Over the past few years in the Netherlands the percentage of women on company boards has increased. However, women are still underrepresented in company boards. These are the measures being taken in the Netherlands in order to enhance the number of women in company boards:
Positive discrimination – under the Dutch Civil Code an employer may not discriminate on ground of gender when entering into an employment agreement, providing training to an employee, fixing the terms and conditions of the employment agreement, granting promotion or giving notice of termination of the employment agreement. However, it is possible to deviate from this principle. Positive discrimination is also possible, in order to end or reduce existing inequalities but subject to the condition that the positive discrimination is proportionate in comparison with its purpose.
According to judgments of the Dutch Institute for Human Rights (DIHR), three requirements apply to positive discrimination under the Code:
- a comparison must be made between the actual number of women in a specific position and the number of potential women for this position in the labour market. Then the actual disadvantage to women should be calculated
- there must be a decision on what level of positive action would be suitable.
- the open vacancy must mention the intended positive action.
The judgments of the DIHR are not binding, but are worth mentioning, because they are often considered as recommendations to, and are often followed by, judges in Court proceedings.
- The Dutch Corporate Governance Code. The Dutch Corporate Governance Code is a code established for listed companies. Dutch listed companies are obliged to comply with the provisions in the Corporate Governance Code, or, in case of non-compliance, explain the reasons for not following it in their annual reports ("comply or explain"). The present Corporate Governance Code stipulates that the Supervisory Board should aim for a diverse composition of the Supervisory Board, in terms of (among other things) gender. Consequently, the gender of each Supervisory Board member should be mentioned in the annual reports.
- 30% quota for women as well as for men. On 1 January 2013 new legislation came into force in the Netherlands, in order to improve the underrepresentation of women on company boards. Companies have to strive to have at least 30% of the seats in their executive board and in their supervisory board held by women, and at least 30% of the seats by men. Companies should take this into account when nominating and appointing board members; (in case of a two tier board) nominating and appointing supervisory board members and drawing up a supervisory board profile; and (in case of a one tier board) drawing up a profile for non-executive board members.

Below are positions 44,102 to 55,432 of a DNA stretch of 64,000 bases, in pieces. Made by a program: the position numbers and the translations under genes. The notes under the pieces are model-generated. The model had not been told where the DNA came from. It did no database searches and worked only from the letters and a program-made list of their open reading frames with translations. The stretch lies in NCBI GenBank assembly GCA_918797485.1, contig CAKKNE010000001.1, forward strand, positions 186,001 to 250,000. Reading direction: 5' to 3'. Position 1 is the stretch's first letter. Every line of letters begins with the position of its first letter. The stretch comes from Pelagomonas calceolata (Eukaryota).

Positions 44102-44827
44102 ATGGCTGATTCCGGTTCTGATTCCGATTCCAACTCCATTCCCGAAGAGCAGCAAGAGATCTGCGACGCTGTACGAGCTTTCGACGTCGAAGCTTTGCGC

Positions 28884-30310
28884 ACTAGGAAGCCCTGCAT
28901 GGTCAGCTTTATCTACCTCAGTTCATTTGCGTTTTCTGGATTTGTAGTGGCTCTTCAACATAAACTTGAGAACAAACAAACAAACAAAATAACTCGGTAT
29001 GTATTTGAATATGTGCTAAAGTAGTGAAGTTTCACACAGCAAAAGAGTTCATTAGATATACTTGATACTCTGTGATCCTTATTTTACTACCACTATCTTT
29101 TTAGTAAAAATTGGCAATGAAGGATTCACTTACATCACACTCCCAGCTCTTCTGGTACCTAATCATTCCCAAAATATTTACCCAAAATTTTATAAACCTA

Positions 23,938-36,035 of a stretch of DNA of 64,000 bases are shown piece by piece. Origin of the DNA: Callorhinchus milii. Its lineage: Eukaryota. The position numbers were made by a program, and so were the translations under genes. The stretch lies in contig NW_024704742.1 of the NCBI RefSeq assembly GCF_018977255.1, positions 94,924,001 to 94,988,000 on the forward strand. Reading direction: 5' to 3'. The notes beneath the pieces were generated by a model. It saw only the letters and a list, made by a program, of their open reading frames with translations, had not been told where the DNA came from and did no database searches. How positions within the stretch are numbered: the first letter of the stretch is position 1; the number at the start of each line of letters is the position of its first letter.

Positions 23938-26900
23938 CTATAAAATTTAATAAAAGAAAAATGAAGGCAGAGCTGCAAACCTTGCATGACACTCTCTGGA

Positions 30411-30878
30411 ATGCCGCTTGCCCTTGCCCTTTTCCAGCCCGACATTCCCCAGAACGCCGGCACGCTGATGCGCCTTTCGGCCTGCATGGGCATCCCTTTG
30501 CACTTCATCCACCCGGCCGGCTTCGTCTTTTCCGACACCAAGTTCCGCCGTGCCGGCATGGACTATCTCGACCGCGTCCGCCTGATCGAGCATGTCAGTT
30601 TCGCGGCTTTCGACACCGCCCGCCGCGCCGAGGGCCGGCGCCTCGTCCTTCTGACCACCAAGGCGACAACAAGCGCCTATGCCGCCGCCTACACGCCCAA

- the value of the assets, according to the balance sheet, amounts to more than €17,500
- the net turnover in the financial year amounts to more than €35,000
- the average number of employees during the financial year is more than 250.
- The legislation applies to "large" companies that satisfy at least two of the following criteria:
If a large company does not meet the quota requirements, it is (only) obliged to provide an explanation in its annual reports on why the quota has not been met and to mention future measures to meet the quota (again, "comply or explain").
This legislation will stop automatically on 1 January 2016. The Dutch government will then decide whether to extend the regulation.
The Dutch Female Board Index 2013 is an annual publication which provides an overview of the presence of women in Executive Boards and Supervisory Boards of 85 Dutch companies listed at Euronext Amsterdam. It appears that in 2013 none of the companies met the 30% quota:
- 32 of the companies (38%) have no women in their Executive Board, nor in their Supervisory Board
- 53 of the companies (62,4%) have one of more women in their Executive Board or Supervisory Board
- 13 companies comply with the 30% quota in either the Executive Board or the Supervisory Board.
The 2013 law sets a minimum target of 30% of women and of 30% of men in company boards of "large" companies. Although the Dutch Civil Code does not seem to exclude the possibility of positive discrimination, the percentage of 30% women in company boards is already ambitious for several reasons. First, in 2013 only 13.7% of all directors were female. Moreover, the legislator has not set a penalty for infringement of this new piece of legislation. If the company does not meet the new targets it will suffice to explain why those targets have not been met. Finally, the legislation will cease by operation of law after three years, whereas board members of listed companies are in principle appointed for a period of four years.